Poster Submission Guidelines Help
Posted on August 4, 2022 by Cheapest Assignment
You have been asked to use a poster to present your research proposal. Posters are a way in which professionals, especially researchers, present their work, typically at conferences. Their purpose is normally to educate others about your research findings or to get feedback/critique on a research proposal.
There is a lot of information about posters on the web – have a look. Much of this is very useful, but please remember, you have been asked to cover a specific range of issues in your poster. For example, in your poster, you will not have any ‘results’ to report as you have not yet completed your study. Make sure you stick to the brief.
A further comment is that, unlike in normal settings, your poster will not be displayed on a wall and you will need to submit it electronically. For this reason, the paper size setting wil (outlined below) will be substantially smaller than you would for a normal poster.
Posters are intended to be visually attractive and convenient ways of conveying information, so you will need to spend a lot of time thinking about the way that you can put it together. Also, you need to be very careful about your choice of words, the low word limit means that each word is valuable.
- Paper size and font
a. You must produce your poster that would be A3 size if printed. This is the only size which will be accepted. (This is usually found under ‘Page Settings’)
b. The font size should be either 7pt or 8pt. This will be readable on an A3 sheet.
a. you can produce your poster in a range of software packages (Microsoft Word, Powerpoint, Publisher)
b. You will need to submit the work electronically in a PDF format on Turnitin under the ‘Poster April 2013’ entry.
- The poster should fit on 1 page. If you really struggle with this, you may go up to 2 pages. However, you should really try to make it fit on 1 page, whilst remaining well presented and visually attractive.
Guidance on the design of your poster
You will need to give careful consideration to the design of your poster. There are lots of examples on
the web. You will also be able to find a range of sample templates to inspire you (see for example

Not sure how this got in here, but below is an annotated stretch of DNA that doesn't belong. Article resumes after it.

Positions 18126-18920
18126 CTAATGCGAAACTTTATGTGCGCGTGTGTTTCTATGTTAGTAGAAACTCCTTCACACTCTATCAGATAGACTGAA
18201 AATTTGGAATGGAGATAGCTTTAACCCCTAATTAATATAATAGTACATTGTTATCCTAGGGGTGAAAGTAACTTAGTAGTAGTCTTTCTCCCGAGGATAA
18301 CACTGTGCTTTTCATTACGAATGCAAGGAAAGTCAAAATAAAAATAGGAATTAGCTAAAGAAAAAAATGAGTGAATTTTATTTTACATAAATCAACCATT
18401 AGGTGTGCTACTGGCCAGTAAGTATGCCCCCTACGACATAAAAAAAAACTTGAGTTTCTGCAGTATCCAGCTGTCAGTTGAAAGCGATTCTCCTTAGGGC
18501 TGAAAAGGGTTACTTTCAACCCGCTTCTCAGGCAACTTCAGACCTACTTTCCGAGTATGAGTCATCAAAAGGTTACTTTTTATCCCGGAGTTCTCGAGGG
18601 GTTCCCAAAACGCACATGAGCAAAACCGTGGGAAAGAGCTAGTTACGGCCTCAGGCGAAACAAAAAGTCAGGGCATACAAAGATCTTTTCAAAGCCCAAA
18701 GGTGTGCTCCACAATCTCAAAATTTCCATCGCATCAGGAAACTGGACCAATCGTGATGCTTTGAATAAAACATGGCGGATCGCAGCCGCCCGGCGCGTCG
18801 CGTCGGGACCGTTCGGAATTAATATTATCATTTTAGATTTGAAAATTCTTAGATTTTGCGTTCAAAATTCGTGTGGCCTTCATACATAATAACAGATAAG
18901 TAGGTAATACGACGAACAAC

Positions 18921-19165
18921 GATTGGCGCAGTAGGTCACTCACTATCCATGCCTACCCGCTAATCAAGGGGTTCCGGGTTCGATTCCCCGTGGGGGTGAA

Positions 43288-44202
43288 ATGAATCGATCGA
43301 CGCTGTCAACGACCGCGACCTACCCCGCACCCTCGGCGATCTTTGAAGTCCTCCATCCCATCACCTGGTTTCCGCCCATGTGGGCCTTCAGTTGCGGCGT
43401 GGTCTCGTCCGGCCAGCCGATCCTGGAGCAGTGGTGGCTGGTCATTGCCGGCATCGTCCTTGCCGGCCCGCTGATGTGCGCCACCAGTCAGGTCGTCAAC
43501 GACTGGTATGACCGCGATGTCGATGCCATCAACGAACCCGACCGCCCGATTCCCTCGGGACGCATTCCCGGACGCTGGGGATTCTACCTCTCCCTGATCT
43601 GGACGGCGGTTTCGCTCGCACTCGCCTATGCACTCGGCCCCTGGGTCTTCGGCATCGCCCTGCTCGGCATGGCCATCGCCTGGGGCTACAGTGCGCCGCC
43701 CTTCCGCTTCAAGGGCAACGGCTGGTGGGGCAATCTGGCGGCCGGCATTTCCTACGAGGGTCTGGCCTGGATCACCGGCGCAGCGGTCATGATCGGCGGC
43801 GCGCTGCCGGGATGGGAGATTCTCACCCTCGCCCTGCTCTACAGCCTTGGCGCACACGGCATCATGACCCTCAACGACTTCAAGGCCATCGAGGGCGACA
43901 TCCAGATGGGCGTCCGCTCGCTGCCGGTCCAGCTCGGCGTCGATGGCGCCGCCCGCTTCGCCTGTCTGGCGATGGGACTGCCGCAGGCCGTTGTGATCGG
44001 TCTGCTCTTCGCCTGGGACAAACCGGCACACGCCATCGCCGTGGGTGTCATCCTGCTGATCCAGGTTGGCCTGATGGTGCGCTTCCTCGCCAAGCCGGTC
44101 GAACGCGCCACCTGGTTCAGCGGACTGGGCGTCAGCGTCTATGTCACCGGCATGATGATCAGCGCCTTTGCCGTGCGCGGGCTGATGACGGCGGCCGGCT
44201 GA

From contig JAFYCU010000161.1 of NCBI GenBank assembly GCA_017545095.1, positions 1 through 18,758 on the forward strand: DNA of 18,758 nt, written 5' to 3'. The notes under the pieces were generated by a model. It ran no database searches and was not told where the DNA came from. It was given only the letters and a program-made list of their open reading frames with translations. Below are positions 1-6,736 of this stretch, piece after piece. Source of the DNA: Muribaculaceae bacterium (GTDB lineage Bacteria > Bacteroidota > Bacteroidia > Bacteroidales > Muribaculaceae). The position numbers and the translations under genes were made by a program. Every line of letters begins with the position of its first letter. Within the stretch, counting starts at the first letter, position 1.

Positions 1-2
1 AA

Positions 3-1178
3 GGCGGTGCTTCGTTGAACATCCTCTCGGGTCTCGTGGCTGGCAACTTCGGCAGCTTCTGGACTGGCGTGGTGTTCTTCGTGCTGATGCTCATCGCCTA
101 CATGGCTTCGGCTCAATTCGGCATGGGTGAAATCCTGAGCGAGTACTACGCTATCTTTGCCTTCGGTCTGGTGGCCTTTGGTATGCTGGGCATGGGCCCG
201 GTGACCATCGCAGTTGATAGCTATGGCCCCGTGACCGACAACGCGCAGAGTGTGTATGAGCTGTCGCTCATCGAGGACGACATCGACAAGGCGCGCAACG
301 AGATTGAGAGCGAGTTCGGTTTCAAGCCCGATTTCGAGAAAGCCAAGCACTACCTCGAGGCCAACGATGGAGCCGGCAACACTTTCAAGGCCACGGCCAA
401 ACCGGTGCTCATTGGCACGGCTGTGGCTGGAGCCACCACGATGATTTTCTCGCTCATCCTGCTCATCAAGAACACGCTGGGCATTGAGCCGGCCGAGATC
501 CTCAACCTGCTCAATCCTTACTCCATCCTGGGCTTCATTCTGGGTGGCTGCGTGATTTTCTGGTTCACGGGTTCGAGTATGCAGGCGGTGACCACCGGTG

http://www2.le.ac.uk/offices/ld/help-with/templates ). Remember, however, that you must stick to the
submission guidelines and other templates may need adapting to meet this requirement.
- Keep the material simple
o Be concise – keep text to a minimum. You have been asked to write no more than 1200 words – this actually quite a lot for a poster.
o Make sure that your words count – don’t waste the words on irrelevant material.
o You are required to make a specific proposal about your research project – not general information about rsearch methods.
o blocks of text should not exceed three paragraphs
- Ensure that you signpost your work clearly with approprriate heading – check the module handbook for what you are being asked to cover.
- Use colours sparingly
o colours should be used only to emphasise, differentiate and to add interest
o choose background and foreground colour combinations that have high contrast and complement each other – black or dark blue on white or very light grey is good
o it is better to keep the background light
o avoid the use of gradient fills
- Do not use more than 2 fonts
o too many fonts are distracting, especially when they appear on the same sentence
o recommended fonts: Times-Roman and Arial
- Titles and headings should appear larger than other text, but not too large.
- Do not use all UPPER CASE type in your posters. It can make the material difficult to read.
- Do not use a different font type to highlight important points
o otherwise the fluency and flow of your sentence can appear disrupted
o use italics and not underlining to emphasise words and phrases.
o should be kept to a minimum
o present only the necessary and important equations
o should be large enough (see point 4)
- A picture is worth a thousand words
o diagrams and drawings
should be labelled
drawings and labels should be large and clear enough so that they are still legible from a distance
do not try to cramp labelling to fit into components of a drawing or diagram.
- Avoid using clipart …
- Clipart should only be used if it adds interest to the display and complement the subject matter (much better for you avoid them).
- Use high resolution photographs if absolutely necessary.
10. Check your spelling
- spelling mistakes give the impression that you have not put in the effort; careless; not bothered; not worthy of high assessment scores
- Make sure your reference style is Harvard.
11. Maintain a consistent style
- inconsistent styles can interrupt the fluency and flow of your message(s)
- graphs should be of the same size and scale, especially if they are to be compared
- captions for graphs, drawings and tables should either be positioned at the top or at the bottom of the figure
12. Arrangement of poster components should appear smooth
13. Remember that you are using posters to tell a story. The different sections should flow from one to the next.
14. Review, review and review
o make draft versions of your poster sections and check them for
- inconsistency in style
o try different layout arrangements
o ask your partner, friends, colleagues or supervisor for their 'honest' opinions
o be critical